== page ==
Updated February. 18, 2014 00:29
In the year of Euro 2008, I was in Paris as a correspondent. I watched a soccer game between Germany and Poland on TV on an evening. Lukas Podolski, a Polish-born German soccer player, scored two goals and led Germany to the victory against Poland. He neither celebrated his goal nor seemed happy about it, which was quite unusual for him. But Polish spectators booed him. I could imagine how uncomfortable he would have felt.
Last weekend, I watched Ahn Hyun-soo cut the finish line first in the mens 1,000- meter short track speed skating and win a gold medal at the Sochi Winter Olympics. Both my family and I had mixed feelings. Ahn did not deprive a Korean skater of the top position or a medal. Then what made us so uncomfortable?
Had both the Korean skater and Ahn done well, I wouldnt have felt so. Rather, I must have been proud of the fact that Ahns capacity has been recognized by Russia. Many Korean coaches are in other countries to teach archery and short track speed skating, and their players often compete with Korean players in the global competitions. On one hand, I feel somewhat uneasy when players from other countries chase Korean players. On the other hand, it makes me happy because the competition seems like a competition among us in a broader context.
I had mixed feelings because I felt like poor players drove out an excellent player before my eyes. Ahn who always plays a fair game and wins made such a contrast to Korean players who made more fouls than foreign players and ruined other players performance. In addition, it was disappointing that Ahn could not have a chance to play for the Korean team and was forced to leave the country in order to continue his career.
I watched Ahn wave a Russian national flag on the ice and sing the Russian anthem in the medal ceremony. I could never congratulate him. It was just sad. Podolski was born in Poland but moved to Germany at two years old. In addition, his grandparents were German citizens who lived on German soil before World War II broke. Podolski is basically German and he chose Germany between the two options of nationality. He once said in an interview that he has one German heart and one Polish heart. What about Ahn? Ahn has no connection in Russia. He cannot speak Russian well. Though people say we live in a world transcending borders, Russia cannot be his true fatherland to him.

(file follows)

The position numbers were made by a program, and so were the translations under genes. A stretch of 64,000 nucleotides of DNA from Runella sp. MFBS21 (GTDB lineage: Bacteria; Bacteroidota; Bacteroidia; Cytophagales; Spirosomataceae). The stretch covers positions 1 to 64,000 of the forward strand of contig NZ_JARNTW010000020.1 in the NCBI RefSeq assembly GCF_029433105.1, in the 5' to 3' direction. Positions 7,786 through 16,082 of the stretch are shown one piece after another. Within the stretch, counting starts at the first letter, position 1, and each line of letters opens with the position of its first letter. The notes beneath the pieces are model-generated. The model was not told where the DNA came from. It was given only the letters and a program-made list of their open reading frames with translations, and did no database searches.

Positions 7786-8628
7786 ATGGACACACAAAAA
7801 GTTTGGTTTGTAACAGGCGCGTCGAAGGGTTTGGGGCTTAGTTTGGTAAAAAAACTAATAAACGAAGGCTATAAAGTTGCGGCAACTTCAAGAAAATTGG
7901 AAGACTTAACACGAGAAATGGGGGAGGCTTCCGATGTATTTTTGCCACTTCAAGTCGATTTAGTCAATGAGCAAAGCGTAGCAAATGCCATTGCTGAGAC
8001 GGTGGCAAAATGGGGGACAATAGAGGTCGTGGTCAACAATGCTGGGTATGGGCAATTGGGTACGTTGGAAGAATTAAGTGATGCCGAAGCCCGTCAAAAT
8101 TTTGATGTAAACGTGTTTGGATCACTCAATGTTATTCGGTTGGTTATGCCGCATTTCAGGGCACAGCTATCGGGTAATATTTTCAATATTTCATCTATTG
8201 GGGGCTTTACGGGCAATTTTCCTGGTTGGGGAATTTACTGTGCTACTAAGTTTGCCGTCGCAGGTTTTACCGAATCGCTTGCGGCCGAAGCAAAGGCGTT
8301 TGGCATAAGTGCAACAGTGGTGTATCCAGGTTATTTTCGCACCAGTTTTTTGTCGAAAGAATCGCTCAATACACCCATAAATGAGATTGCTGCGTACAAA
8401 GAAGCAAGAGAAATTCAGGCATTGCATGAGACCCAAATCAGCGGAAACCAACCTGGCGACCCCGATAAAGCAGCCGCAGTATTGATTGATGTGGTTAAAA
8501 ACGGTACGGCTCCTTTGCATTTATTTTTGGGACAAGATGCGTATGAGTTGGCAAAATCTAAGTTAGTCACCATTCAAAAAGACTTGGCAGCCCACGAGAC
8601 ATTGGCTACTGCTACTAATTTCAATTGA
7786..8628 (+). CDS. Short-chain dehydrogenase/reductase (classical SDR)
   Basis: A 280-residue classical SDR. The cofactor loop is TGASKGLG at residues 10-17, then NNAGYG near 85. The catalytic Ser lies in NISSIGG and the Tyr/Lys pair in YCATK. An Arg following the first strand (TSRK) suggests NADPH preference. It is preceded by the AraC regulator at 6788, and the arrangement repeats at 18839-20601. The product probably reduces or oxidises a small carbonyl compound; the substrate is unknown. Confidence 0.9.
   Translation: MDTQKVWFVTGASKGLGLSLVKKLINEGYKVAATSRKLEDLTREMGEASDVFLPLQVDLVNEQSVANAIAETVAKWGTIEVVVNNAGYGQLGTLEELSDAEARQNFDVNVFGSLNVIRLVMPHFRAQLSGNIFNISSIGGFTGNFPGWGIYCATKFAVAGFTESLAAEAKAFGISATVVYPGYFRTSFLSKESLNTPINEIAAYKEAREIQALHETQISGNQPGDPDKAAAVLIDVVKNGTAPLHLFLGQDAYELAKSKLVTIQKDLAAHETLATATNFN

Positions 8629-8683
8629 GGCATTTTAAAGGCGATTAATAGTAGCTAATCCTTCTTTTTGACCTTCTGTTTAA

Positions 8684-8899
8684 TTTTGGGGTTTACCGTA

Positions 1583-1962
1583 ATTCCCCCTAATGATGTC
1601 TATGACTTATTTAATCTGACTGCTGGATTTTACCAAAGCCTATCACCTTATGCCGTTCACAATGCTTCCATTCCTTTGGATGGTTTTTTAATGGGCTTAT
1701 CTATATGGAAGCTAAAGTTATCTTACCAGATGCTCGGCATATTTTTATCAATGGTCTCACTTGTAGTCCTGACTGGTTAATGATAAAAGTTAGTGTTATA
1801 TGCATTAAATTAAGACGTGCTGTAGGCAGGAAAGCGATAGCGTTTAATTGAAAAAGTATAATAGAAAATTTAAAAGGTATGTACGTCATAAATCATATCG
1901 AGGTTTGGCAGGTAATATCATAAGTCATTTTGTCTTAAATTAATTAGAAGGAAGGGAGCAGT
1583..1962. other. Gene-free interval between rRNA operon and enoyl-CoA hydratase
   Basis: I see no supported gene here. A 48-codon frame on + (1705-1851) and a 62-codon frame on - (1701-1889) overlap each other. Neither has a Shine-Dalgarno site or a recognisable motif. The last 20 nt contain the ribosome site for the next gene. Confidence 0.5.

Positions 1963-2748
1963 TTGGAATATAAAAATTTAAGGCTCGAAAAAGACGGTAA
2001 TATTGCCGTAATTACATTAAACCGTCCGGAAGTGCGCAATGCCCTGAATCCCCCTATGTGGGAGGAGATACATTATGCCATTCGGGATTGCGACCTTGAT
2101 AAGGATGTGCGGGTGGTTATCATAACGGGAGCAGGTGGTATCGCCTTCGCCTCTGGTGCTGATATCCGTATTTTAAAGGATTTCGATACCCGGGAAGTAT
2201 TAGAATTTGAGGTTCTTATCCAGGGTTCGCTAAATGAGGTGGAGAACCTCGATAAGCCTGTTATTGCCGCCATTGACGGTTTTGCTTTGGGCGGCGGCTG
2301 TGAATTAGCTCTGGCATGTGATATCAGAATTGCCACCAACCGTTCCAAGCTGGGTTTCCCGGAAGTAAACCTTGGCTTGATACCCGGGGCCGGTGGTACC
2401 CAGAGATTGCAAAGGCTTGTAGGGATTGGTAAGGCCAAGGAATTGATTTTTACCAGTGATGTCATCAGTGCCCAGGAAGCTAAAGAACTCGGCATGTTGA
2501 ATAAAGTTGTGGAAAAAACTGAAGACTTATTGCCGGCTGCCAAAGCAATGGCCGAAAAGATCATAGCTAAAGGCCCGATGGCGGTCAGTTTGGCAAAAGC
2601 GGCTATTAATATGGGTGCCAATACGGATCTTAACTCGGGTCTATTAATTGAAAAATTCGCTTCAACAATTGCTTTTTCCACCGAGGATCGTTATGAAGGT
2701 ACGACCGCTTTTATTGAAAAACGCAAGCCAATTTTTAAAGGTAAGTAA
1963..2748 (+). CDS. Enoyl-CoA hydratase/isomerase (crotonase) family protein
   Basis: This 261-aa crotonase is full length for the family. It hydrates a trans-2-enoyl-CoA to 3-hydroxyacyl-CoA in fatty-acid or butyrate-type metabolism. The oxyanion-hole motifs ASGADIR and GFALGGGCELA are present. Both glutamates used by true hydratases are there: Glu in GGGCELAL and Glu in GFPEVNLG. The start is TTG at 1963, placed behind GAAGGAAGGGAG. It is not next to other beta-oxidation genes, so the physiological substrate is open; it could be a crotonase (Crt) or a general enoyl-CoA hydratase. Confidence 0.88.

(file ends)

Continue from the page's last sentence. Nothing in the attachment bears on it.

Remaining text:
Ahn, however, seemed really happy. He kissed the ice and shed tears. I think I witnessed a moment beyond a competition between countries. It was an individuals victory over a country.
Does your fatherland never change just because it is your fatherland? A fatherland has its meaning when it helps individuals realize their dreams. rather, being a Korean citizen just shattered Ahns dream. He chose the only option giving up his fatherland. His tears proved him right to his girlfriend, parents, and above all to himself.
Viktor Ahn opened a new chapter that an individual can win a country. It seems unfamiliar now but we will see more Viktor Ahns going forward if the bureaucracy of the sports community remains and if political fights and the manipulation of game results continue to exist for the spoils of games such as exemption of military duty or prizes.